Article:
Texas County Jail Nurse Speaks Out!Jul 4th, 2013 | By admin | Category: Conditions in County Jails
Update, November 2013 Jail Nurse has started her own website!: http://www.texasjailnurse.com/
Her post continues below:
I have a staff of 10 and we try to provide the best care available. Not the best care you can get in jail, but the best care available.
Please understand all facilities are different. Each jail will have a procedure on what medications they allow, how they process sick calls and how they deal with detox issues and emergencies.
We have a doctor and a prescription formulary [list of medications] that we use. I will request medical records from your physician and will use those records as a guideline for your treatment while you are in my care. In MOST cases I am going to leave you on the medications your physician has prescribed even if it is not part of my formulary. If you have been seeing your physician and are on a medication regimen that is working, I have no desire to start from scratch and try to figure out what medications you need.
In my facility we do not allow narcotic pain medication or other controlled substances. If you are currently taking those medications we have a detox protocol. Our treatment is based on type of medications, drug and/or alcohol use. My minimum detox is 10 days and can go to 30-45 days as needed. I do not want you to suffer while you are here and I want to make sure you are safe.
There are always exceptions. Example; You have surgery while you are in my care and the doctor sends a prescription for hydrocodone for 5 days. You are going to get the hydrocodone for 5 days. If after 5 days you are still in severe pain, you will be evaluated and your medication will be extended if needed.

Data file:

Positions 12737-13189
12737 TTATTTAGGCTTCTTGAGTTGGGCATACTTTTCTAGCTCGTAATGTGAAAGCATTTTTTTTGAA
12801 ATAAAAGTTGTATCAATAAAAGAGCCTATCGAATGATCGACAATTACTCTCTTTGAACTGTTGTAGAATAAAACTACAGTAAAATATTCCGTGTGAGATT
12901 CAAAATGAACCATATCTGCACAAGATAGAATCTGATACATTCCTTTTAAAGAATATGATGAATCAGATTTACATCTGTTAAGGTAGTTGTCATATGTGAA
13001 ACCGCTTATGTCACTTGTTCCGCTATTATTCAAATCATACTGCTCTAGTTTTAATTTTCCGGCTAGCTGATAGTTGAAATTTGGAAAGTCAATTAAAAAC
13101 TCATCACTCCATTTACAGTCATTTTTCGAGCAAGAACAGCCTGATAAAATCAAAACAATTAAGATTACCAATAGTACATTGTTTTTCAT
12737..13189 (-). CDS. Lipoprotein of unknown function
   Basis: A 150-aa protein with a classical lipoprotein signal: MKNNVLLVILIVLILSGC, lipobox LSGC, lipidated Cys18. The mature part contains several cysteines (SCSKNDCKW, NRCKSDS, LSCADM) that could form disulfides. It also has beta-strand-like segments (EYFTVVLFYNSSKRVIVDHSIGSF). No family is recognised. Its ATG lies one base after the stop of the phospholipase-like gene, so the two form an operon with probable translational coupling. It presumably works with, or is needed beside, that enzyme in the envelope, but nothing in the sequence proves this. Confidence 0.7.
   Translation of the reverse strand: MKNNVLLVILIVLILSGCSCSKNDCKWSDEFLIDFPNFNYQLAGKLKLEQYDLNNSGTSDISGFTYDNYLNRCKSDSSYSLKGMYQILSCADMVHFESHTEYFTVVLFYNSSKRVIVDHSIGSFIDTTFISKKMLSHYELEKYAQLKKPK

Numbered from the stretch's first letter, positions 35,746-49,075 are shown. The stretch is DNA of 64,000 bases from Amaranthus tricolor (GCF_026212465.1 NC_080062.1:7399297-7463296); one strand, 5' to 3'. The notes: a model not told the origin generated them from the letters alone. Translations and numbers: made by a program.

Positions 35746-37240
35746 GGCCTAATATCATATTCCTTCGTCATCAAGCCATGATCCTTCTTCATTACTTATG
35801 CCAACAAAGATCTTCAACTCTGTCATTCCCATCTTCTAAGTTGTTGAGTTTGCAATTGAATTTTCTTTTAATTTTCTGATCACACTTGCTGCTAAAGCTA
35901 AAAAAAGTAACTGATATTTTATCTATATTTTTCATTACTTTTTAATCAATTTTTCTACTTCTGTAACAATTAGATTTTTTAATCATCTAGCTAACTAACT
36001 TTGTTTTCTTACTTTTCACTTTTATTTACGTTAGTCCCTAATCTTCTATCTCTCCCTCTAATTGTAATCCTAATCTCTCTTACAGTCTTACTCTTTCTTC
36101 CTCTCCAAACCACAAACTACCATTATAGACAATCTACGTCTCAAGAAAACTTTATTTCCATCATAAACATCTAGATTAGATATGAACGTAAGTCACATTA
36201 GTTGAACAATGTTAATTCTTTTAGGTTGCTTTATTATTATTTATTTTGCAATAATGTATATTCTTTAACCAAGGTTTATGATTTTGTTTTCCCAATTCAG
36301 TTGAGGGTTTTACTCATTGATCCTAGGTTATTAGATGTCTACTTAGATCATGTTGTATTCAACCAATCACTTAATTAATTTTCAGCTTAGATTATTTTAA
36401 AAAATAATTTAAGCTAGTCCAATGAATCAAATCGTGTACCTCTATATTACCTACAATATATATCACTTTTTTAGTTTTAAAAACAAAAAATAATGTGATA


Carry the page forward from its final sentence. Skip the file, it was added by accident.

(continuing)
Generally we do your complete medical intake within the first 4-6 hours of your incarceration. This is separate from the booking intake medical portion done immediately upon your arrival that includes recent drug/alcohol use and questions for suicide evaluation. During the booking portion if you state you are suicidal or have just used meth, you are seen by Medical immediately. DO NOT LIE TO ME. Do not tell me you do not do drugs or drink, if you do. I am asking so I can provide medical care. I cannot help you and give you proper treatment if you do not tell me. You will not “catch” a charge because you tell me you just shot up heroin. But now I will know what to give you if you start to overdose. Your honest answers to my questions may save your life.
DO NOT say you are having chest pain, unless you are. Chest pain is taken seriously and is treated as an emergency. If I’m doing your EKG and you tell me you are not really having chest pain you just wanted to come out of the dorm or make a phone call, don’t be surprised when you get a write up. DO NOT call your family and tell them you are having a serious medical problem and are being ignored, unless you are. If I get a phone call from your Mom and she is hysterical and yelling at me because you told her you are dying and being ignored, then I go to the dorm to check and you are on the rec yard shooting hoops. Guess what, I am calling your Mom back and letting her know. I am going to make sure your mom has my direct phone line, I may even get you on speaker phone with your mom and ask you to sign a medical release so I can speak with your mom if she has to call me back. Do not put your family through hell worrying about you when you are fine. Do not use the scare of your health as a means to try and pressure your family to bond you.
If you say you are going to harm yourself I will take you seriously. I have a safety smock, a safety cell and even a restraint chair for extreme situations. You will be placed on continuous camera monitoring, 5 minute direct observation checks, a 15 minute Officer check, every 6 hour vital sign check, 12 hour evaluation by a nurse and a 24 review by a Mental Health Professional. If you are not able to keep yourself safe, I will do what I have to do to keep you safe.
I want to make sure you go home. I will do my best to make sure you go home in better condition than when you arrived at my facility.